4. A Secretary of State – Rex W. Tillerson – who ran ExxonMobil and was awarded the 2013 Kremlin Order of Friendship by Russian President Vladimir V. Putin. Requires Senate confirmation. Mr. Tillerson was sharply questioned on his views on Russia, where he has had close business ties. He expressed reservations on climate change and said that he did not view it as the imminent national security threat that some others did.
5. An EPA Administrator Scott Pruitt – who is Oklahoma’s Attorney General, has sued the agency on behalf of fossil fuel companies and plans to follow the president elect’s directive to dismantle the agency “in almost every form.” Requires Senate confirmation. During his hearing, Mr. Pruitt said he disagreed with Mr. Trump’s statement that climate change is a “hoax,” but hedged when asked how much of it is caused by human activity. He criticized federal environmental regulations and emphasized a states-based approach by defending what he called “common sense” environmental regulation and arguing that farmers, ranchers and business had been hurt by intrusive federal rules.
6. An Energy Secretary – Rick Perry – who is a former Texas governor, proposed in 2011 scrapping the Energy Department while he was seeking the Republican nomination for president, but forgot its name (oops) on national television and just might not know what it does. Requires Senate confirmation.
7. A Health and Human Services Secretary – Tom Price – who is a six-term Republican congressman from Georgia, an orthopedic surgeon and has led opposition to the Affordable Care Act, has attacked policies that protect women’s health, introduced legislation that would make it easier for doctors to defend themselves against medical malpractice lawsuits and has been aligned with positions of the American Medical Association. Requires Senate confirmation. Mr. Price said in his first hearing that repealing the Affordable Care Act would not leave millions without health insurance, but he gave few details about the administration’s plans to replace the law and did not rule out cuts to Medicare or Medicaid. He will also be questioned by the Senate Finance Committee next week.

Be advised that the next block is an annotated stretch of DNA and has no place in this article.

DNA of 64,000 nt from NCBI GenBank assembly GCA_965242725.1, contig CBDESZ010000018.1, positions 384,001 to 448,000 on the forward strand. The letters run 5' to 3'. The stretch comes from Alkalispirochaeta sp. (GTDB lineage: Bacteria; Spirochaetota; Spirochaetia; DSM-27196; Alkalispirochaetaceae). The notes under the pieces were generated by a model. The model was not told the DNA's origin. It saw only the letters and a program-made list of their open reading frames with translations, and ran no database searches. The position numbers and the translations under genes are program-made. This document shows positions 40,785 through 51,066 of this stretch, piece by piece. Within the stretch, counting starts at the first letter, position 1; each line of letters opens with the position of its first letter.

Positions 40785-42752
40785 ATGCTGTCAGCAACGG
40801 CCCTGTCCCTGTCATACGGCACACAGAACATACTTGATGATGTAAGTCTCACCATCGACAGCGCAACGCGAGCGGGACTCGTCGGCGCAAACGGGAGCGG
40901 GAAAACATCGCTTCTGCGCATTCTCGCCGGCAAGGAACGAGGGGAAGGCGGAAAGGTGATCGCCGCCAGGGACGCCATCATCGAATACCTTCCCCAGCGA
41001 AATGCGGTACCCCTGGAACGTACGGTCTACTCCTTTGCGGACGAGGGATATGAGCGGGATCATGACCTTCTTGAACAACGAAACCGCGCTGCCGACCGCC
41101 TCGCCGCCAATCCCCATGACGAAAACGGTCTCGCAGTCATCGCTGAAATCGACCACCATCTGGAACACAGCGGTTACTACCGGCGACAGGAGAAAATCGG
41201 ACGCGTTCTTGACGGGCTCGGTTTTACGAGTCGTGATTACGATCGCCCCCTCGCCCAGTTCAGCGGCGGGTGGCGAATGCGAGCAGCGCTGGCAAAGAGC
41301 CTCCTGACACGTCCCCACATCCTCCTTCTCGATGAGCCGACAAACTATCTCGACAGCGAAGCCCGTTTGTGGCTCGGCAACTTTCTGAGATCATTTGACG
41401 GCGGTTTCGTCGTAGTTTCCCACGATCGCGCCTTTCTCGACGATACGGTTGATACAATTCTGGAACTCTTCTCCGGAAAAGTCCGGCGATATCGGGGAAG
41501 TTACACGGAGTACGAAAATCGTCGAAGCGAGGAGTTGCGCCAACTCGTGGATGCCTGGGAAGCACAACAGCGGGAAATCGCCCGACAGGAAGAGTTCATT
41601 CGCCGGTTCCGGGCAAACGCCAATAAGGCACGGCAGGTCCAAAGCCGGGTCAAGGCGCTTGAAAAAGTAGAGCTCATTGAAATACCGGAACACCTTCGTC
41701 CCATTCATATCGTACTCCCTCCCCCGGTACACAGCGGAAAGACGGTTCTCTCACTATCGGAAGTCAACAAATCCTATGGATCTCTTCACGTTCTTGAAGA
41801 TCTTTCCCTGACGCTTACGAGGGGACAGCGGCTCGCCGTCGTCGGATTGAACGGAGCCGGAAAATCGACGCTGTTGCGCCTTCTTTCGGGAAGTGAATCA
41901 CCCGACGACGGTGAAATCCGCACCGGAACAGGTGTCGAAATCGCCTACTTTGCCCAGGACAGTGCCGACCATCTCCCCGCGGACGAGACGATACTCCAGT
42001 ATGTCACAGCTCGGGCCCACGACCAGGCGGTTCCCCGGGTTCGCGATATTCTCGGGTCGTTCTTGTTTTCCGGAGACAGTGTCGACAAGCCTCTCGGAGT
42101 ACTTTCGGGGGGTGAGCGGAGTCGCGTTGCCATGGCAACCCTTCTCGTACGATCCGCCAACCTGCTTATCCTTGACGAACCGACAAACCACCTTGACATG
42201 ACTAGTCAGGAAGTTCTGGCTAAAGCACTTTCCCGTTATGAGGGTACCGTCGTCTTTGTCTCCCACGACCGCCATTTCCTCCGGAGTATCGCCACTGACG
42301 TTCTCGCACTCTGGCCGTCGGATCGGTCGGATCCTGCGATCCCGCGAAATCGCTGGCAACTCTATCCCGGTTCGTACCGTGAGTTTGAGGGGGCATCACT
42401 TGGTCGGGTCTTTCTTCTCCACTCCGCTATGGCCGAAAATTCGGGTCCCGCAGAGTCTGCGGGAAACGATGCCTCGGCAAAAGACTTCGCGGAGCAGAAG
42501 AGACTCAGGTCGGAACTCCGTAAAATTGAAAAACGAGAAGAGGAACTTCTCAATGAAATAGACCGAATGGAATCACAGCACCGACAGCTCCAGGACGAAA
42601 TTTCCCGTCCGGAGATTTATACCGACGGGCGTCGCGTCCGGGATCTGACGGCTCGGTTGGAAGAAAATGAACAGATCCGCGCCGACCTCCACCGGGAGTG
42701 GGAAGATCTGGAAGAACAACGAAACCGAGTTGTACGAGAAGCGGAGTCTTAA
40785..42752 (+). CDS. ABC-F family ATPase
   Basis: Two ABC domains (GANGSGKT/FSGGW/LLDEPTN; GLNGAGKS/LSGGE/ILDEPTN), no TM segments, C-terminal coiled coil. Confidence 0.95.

8. An Interior Secretary – Ryan Zinke – who is Montana’s freshman representative, a former Navy SEAL commander who was an early supporter of the president-elect, ran for office largely on a national security platform and has a League of Conservation Voters score of 3%. Requires Senate confirmation. When asked about climate change during his hearing, Mr. Zinke broke with Mr. Trump, saying that he did not believe it was a hoax.
9. An Attorney General – Jeff Sessions – who is an Alabama senator opposes civil and voting rights and was denied a federal judgeship  because of racially charged comments and actions. Requires Senate confirmation. During the first day of his hearing, Mr. Sessions said that the law “absolutely” prohibits waterboarding, and he offered no hints about a workaround to reinstate it. On the second day, testimony from Representative John Lewis, a Georgia Democrat and civil rights leader, highlighted the racial undertones of Mr. Sessions’s nomination.